The Mills of God
"Though the mills of God grind exceedingly slow, they grind exceedingly fine." So said not the Bible, but Frederick von Logau in the 17th century (and translated by Longfellow in to a short poem called Retribution). von Logau was apparently quoting a pagan aphorism which was used, among other things, to explain God's (the gods') slowness to punish.
God does, apparently, take the long view. But is it all about punishment? Why are we so fixated on punishment? Why do we want so badly for people to be punished? Do we really expect and want God to be about retribution?
Is this our idea of the deity, our creator, having spoken the cosmos into being and pronounced it good, now just patiently grinding us all to a pulp?
God is about transformation and salvation. God does say, "Vengeance is mine." This is not, however, God's mission statement, but rather a warning that it is not our place to judge others, a reminder that judgment belongs to God.
And James reminds us: Mercy trumps judgment. God's judgment is about making things right, so that the yoke is lifted from the necks of the oppressed, so that prisoners and captives go free. God is about showing mercy. And so the Lord says things like "I will be with you," "Be ye transformed!" and "I have come so that they may have life abundant" and "I have not come to condemn the world but to save it." It is we ourselves who get busy with making people prisoners and captives while God is the one working to make them free.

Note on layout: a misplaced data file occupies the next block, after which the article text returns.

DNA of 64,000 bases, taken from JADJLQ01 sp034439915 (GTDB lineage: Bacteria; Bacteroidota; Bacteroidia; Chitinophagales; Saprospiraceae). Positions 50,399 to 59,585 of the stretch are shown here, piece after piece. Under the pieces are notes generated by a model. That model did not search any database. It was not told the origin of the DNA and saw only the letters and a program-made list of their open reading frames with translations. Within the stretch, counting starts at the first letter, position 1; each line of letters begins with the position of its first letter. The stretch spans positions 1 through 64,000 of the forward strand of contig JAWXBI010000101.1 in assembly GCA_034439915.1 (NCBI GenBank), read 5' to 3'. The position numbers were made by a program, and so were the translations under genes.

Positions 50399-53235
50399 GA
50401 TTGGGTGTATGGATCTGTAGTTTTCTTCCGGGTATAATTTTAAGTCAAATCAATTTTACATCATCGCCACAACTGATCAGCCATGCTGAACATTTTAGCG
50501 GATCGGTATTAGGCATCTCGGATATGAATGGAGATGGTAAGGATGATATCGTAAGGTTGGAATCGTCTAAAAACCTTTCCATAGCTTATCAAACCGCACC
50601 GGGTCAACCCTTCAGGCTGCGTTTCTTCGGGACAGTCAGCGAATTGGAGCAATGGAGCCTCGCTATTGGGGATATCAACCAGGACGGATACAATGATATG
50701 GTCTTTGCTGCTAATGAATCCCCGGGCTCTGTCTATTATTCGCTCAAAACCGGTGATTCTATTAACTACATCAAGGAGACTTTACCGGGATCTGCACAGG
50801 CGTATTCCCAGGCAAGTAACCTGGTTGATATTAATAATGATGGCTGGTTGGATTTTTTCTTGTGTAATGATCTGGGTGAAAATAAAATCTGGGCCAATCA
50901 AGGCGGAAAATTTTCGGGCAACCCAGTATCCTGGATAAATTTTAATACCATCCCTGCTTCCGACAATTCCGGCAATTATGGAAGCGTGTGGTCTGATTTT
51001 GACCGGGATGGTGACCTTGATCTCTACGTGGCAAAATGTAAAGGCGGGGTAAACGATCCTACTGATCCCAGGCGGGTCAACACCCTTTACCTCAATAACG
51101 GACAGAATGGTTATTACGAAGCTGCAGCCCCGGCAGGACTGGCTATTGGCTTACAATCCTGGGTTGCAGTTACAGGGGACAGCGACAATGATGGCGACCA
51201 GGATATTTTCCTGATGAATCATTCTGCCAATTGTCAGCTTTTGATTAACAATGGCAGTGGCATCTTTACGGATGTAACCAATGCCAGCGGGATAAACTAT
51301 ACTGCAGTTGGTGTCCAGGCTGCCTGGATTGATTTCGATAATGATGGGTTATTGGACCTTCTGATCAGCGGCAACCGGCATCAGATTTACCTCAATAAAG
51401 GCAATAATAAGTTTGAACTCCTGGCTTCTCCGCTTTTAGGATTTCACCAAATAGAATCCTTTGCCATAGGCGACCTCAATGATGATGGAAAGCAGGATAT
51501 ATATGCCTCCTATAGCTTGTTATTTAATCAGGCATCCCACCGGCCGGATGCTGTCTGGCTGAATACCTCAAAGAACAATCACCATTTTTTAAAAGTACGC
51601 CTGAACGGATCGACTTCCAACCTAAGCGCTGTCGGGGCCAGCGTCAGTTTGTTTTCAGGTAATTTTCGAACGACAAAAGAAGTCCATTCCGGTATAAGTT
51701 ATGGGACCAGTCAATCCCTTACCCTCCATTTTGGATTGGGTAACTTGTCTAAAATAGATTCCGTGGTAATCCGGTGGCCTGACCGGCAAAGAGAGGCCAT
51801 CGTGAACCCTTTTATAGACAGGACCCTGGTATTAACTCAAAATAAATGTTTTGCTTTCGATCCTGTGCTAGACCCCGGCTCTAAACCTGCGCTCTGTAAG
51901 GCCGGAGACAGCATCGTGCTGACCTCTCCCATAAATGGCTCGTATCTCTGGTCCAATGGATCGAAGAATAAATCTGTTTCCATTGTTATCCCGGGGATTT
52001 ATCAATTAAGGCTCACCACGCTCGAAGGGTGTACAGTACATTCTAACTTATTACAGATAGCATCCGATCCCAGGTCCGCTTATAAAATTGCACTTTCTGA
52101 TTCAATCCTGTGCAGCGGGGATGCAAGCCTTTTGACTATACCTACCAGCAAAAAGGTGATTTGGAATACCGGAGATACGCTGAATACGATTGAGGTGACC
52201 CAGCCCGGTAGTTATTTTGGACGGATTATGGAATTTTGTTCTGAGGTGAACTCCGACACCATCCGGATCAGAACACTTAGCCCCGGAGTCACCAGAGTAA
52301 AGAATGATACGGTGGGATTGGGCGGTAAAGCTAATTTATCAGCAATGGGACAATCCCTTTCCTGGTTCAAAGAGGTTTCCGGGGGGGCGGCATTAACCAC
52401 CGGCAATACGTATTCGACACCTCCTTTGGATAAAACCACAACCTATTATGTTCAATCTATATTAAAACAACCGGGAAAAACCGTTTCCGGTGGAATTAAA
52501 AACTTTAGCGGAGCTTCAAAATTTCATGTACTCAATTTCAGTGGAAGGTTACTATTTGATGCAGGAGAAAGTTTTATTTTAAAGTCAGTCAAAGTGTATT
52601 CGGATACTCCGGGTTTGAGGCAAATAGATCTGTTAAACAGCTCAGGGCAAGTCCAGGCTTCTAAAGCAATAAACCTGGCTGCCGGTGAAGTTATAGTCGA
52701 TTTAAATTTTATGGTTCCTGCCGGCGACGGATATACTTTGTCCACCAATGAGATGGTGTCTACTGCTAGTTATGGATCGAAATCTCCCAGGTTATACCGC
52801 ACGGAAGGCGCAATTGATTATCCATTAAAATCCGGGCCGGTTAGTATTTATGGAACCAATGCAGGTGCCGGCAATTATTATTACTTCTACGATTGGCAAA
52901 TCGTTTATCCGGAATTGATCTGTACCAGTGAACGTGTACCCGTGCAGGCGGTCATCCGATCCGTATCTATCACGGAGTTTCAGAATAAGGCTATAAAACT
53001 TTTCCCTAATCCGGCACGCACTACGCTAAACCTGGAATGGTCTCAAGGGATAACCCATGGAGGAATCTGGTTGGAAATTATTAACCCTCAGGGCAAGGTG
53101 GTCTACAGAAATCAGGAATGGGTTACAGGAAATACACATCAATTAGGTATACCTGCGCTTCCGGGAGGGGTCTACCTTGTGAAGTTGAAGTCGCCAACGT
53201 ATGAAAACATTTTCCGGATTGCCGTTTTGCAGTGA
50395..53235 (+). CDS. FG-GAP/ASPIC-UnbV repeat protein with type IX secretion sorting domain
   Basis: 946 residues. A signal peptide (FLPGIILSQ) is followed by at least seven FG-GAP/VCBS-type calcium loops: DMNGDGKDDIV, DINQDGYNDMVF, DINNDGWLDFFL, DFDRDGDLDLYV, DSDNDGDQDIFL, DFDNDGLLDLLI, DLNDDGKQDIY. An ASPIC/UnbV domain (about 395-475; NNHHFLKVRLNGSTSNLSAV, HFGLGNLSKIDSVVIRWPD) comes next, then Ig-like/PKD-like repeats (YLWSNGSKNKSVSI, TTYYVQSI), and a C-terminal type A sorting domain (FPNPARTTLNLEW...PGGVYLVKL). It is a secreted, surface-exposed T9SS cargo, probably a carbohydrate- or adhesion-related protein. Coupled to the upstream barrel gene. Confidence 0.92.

The mills of God are working to transform the world into a world of mercy and peace and yes, justice, which is not so much about punishment as it is about restoration of right relationship - righteousness. We, however, want justice to be about punishment, not transformation. Locking people up and throwing away the key. We want people to get what they deserve and deserve what they get.
But what does a mill do? It takes a raw material like wheat or corn and first breaks it down into a product that is then transformed into lifegiving bread - wheat loaves, cornbread, tortillas. We miss the point if we stop with the grinding, if we think the miller is only about destruction. It's ultimately about bread.
The mills of God grind exceedingly slow, it is true. But the result is salvation.